Definition: An assembly line is a manufacturing process in which interchangeable parts are added to a product in a sequential manner to create an end product Between 1908 and 1915, Henry Ford’s company Ford Motor Company, began to use what is now being called as the most significant technological development of the 20th century. The assembly line was first discussed by author Adam Smith in his book “The Wealth of Nations” published in 1776. However, the genius idea of an assembly line was not created by one person at one time; it has been adapted over many years.
The very first recording of assembly lines has been dated back to the making of the Terracotta Warriors. Henry Ford was the one that made the genius idea famous and still in use in millions of factories all over the world. Henry Ford’s creation “The Model T” was being sold for $850 which was expensive for its day. The car seemed to be sturdy, reliable and easy to operate and it quickly became very popular. Due to its large demand, Ford realizes that he was unable to meet the enormous demand for his cars.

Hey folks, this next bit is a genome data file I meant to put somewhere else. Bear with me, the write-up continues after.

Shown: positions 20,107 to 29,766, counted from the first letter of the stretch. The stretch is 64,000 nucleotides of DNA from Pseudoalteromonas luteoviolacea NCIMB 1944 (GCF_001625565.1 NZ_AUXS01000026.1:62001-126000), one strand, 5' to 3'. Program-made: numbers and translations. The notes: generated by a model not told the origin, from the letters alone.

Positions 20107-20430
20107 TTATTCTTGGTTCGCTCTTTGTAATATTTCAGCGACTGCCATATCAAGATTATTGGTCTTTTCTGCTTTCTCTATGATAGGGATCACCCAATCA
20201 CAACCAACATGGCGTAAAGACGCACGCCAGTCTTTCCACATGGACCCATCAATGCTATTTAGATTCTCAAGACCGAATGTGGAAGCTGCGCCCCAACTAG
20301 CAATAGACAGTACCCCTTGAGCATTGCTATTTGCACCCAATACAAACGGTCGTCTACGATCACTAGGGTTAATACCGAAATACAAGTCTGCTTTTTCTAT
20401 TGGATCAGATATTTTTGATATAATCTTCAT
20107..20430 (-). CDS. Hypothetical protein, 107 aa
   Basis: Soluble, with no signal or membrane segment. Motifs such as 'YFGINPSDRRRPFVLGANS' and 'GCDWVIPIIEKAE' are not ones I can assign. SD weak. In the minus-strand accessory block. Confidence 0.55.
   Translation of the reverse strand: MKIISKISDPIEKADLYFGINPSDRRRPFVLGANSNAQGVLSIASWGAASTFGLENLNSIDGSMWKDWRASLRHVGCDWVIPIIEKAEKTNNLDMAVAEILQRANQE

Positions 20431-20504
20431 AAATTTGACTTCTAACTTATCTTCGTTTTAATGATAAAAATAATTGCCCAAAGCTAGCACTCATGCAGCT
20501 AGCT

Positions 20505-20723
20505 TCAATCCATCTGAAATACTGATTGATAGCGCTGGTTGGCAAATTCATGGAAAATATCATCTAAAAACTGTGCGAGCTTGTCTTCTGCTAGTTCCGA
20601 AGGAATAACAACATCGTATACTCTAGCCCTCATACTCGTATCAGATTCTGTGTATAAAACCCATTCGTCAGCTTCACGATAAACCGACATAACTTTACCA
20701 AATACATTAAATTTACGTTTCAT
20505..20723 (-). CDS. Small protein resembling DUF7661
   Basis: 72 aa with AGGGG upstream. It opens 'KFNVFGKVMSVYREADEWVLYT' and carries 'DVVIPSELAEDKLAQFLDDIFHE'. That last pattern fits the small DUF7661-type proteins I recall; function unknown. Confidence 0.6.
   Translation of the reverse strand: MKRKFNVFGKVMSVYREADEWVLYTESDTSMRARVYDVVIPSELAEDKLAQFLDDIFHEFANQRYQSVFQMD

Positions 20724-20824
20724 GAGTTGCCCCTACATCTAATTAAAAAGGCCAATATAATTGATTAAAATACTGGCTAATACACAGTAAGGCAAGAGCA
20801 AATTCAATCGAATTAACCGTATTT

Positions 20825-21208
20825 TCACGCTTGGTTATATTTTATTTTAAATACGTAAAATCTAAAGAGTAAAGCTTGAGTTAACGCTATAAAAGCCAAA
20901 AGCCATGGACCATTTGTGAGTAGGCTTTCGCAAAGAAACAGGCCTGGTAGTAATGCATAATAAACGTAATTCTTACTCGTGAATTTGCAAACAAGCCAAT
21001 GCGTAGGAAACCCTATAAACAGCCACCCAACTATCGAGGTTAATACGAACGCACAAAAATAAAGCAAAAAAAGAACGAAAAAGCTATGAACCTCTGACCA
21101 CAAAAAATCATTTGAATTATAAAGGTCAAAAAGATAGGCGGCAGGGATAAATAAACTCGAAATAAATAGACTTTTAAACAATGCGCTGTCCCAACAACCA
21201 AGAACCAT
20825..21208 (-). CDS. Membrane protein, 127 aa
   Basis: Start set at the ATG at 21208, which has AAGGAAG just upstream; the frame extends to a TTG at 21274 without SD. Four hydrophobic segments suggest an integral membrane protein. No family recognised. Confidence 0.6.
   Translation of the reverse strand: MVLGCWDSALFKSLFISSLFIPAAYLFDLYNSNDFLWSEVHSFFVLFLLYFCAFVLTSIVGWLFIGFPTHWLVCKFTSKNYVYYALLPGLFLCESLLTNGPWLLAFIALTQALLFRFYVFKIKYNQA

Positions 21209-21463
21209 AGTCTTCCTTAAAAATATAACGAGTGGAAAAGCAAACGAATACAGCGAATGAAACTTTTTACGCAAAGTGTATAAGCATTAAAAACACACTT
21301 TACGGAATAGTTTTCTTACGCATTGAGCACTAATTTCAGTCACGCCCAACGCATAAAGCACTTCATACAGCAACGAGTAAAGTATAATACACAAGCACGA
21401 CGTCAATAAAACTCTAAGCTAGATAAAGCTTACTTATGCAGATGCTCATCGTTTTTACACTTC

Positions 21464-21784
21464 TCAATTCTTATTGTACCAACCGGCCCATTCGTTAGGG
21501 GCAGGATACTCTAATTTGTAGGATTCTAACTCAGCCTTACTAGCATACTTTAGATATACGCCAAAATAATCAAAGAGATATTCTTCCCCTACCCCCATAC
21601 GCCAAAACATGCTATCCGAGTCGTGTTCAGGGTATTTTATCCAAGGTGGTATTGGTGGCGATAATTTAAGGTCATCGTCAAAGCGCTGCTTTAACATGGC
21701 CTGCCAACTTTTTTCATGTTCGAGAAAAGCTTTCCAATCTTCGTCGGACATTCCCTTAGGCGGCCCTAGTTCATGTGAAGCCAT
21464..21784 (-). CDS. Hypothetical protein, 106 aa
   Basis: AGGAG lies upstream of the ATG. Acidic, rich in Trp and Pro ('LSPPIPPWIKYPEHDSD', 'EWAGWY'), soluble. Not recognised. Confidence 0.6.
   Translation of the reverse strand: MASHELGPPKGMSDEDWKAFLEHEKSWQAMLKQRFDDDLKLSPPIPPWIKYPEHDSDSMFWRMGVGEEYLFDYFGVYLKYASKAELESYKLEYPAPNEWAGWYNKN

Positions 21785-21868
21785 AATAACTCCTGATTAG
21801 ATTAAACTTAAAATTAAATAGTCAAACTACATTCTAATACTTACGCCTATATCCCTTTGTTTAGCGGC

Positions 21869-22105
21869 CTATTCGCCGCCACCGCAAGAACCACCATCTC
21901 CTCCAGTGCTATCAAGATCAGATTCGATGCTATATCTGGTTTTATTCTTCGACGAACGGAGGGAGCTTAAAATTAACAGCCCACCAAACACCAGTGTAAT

Ford found his new system produced cars quickly and efficiently; so efficiently that it considerably lowered the cost of assembling the cars. He decided to pass this savings along to his customers, and in 1915 dropped the price of the Model T to $290. That year, he sold 1 million cars. The assembly line hasn’t really been developed and updated since the 20th century. However, in some car manufacturers robots can be found replacing men and larger and more intricate machines are being assembled.